The delays in Development
What should parents and hygienists be aware of in recognizing developmental delays?
by Ann-Marie C. DePalma, RDH, BS
We treat a variety of patients — young, old, and everything in-between. With adult patients, intra-extra oral exams, tobacco cessation information, and blood pressure screenings are all part of daily clinical hygiene practice. We also now know the relationships between periodontal disease and systemic diseases. But with younger patients, we can also be of valuable assistance to them and their families. This is especially true of the recognition of developmental delays.
The American Academy of Pediatrics and the American Academy of Pediatric Dentistry recommend that the initial dental visit be at one year of age. This visit is not a "maintenance" visit, but rather a counseling session for the parent/caregiver. It can be used to evaluate the risk of ECC (early childhood caries), pacifier use, thumb sucking, nutritional issues, and any other dental related issues or concerns. It can also be a valuable experience for the parent, giving them a "dental home" if recent dental experience has been relocated or minimal. But what should hygienists be aware of in the recognition of childhood developmental delays? This article will review some of the signs and symptoms of delays.
Each child is a unique individual and progresses through various stages at his/her own pace. However, there are general areas with which a child can be expected to be at various times in cognitive, speech, and motor skills.
One detail to understand prior to determining if a child may be developmentally delayed is the concept of chronological age vs. adjusted age. With normal births at full gestation, the chronological age is the actual age of the infant — three months, six months, eight months, etc. However, if a child is a premature infant, then his/her age is adjusted to the age they would have been if born at full gestation. For example, a child born at 34 weeks gestation (given that normal gestation is 40 weeks) may be considered two months premature. Therefore, at age four months (chronological age) the child will have an adjusted age of two months. The child will then be only expected to be doing activities that a two-month-old would rather than a four-month-old.
This age difference usually lasts until approximately age two, when the adjusted age "catches" up to the chronological age and there is very little difference in children, if both are healthy and without any other serious medical issues.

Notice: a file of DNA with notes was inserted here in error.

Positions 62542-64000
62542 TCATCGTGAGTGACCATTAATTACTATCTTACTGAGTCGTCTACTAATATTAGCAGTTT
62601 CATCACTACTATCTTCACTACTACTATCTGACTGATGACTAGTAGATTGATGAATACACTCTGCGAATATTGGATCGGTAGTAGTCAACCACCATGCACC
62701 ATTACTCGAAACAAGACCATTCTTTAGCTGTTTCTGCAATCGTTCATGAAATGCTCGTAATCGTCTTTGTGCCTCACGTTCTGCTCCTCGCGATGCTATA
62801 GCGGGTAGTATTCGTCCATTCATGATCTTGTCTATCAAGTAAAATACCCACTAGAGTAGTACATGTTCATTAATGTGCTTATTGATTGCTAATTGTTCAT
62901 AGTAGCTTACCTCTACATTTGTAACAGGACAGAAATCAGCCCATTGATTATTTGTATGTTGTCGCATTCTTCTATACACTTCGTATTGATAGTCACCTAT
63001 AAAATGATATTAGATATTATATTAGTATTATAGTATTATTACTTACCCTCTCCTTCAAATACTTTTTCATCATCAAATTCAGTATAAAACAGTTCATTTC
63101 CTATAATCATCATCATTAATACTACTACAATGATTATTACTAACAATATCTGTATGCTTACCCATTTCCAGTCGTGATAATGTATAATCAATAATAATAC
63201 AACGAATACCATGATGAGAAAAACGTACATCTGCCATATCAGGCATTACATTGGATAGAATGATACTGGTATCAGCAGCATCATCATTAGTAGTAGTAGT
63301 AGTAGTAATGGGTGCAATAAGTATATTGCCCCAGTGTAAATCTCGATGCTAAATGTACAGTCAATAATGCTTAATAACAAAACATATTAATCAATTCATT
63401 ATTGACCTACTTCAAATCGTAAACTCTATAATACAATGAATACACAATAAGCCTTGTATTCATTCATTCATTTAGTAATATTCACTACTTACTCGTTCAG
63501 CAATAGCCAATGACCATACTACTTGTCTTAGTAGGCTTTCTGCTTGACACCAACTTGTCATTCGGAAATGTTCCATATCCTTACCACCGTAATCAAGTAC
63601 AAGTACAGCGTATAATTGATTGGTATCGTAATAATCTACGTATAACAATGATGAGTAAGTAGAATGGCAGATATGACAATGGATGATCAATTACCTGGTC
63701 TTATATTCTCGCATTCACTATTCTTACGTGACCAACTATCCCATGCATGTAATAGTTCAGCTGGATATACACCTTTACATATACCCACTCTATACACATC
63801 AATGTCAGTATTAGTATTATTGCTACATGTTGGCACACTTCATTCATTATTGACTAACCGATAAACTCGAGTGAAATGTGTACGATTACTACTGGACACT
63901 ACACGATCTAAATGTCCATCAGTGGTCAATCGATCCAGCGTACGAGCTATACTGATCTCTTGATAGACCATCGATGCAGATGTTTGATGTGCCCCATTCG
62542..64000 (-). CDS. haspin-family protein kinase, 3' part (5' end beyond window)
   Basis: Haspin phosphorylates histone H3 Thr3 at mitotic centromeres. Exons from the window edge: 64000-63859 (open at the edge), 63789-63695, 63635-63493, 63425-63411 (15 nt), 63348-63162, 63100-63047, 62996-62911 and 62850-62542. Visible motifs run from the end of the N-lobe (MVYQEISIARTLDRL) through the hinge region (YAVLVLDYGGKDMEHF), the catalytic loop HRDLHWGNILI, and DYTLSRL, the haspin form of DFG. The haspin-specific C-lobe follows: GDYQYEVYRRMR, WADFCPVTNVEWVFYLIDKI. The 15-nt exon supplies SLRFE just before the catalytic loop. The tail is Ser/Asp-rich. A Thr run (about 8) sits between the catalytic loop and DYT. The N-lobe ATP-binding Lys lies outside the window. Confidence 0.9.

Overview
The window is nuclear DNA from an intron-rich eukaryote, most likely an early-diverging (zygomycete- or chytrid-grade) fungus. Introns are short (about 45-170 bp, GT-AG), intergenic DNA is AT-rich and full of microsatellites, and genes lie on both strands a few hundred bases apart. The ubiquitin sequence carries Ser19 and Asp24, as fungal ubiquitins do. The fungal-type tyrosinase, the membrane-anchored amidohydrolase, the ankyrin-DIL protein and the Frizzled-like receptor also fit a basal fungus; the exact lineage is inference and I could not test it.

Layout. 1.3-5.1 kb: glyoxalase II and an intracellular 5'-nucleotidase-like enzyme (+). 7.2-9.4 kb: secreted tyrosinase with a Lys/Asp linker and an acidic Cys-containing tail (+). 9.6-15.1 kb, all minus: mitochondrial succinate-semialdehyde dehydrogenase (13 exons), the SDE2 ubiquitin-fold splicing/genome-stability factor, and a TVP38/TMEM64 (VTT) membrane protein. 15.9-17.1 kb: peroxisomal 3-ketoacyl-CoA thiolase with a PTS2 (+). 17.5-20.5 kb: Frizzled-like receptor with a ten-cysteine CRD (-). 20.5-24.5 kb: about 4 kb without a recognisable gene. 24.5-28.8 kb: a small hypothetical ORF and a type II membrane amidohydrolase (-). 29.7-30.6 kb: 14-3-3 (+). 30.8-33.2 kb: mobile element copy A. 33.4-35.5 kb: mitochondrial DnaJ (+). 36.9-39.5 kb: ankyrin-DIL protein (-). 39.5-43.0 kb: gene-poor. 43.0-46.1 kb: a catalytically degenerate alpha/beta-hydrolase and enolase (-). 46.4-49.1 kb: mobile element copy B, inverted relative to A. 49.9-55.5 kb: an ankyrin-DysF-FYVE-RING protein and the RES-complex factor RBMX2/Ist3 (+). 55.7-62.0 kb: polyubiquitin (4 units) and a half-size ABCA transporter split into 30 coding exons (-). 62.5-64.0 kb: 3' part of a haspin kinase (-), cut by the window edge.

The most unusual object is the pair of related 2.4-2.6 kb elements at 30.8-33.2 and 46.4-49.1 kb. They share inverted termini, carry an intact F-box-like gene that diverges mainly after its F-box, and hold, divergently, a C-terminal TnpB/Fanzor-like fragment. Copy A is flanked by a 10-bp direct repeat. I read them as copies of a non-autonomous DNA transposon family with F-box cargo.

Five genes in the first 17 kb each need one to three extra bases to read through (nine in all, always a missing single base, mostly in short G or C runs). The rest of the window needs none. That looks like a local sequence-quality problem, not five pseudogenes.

But if a four-month-old normal birth child is performing at a two-month-old level, then a delay or disorder may be present. A child experiencing a delay is defined as a child whose skills are developing at a slower rate than normal; the skills are present but slow to emerge. Children who present with a disorder, though, will be developing skills abnormally or not at all.
Speech and language
Many delayed children experience speech/language and motor delays. As hygienists our realm of practice deals with the oral cavity. Speech is a natural product of that environment. In order for the hygienist to begin to understand the complexities of delays, one must first understand the differences between speech and language.
Speech is the motor act of sound production, while language is the tool by which experiences are symbolized and communicated to others. Language is governed by a rules system (syntax and grammar).
Speech is governed by phonation, resonation, and articulation. Phonation involves the way sounds are used to pronounce words; resonation involves the voice qualities and sound; and articulation involves the rapid and precise movements of the teeth, tongue, lips, and mandible — the oral environment about which the hygienist is knowledgeable.
Any problem with either speech or language constitutes a communication disorder. Also, limited control of the muscles of speech (motor) can also present problems for the child. These muscles may be ineffective or weak depending on the particular situation.
An area of speech and language that is often overlooked involves the hypo and hyper nasality of the child's voice. Nasality is part of the resonation of the voice and occurs when too much or too little air passes over the vocal cords. Children who have hyper-nasal voices experience a high-pitched voice, while those with hypo-nasal voices sound muffled.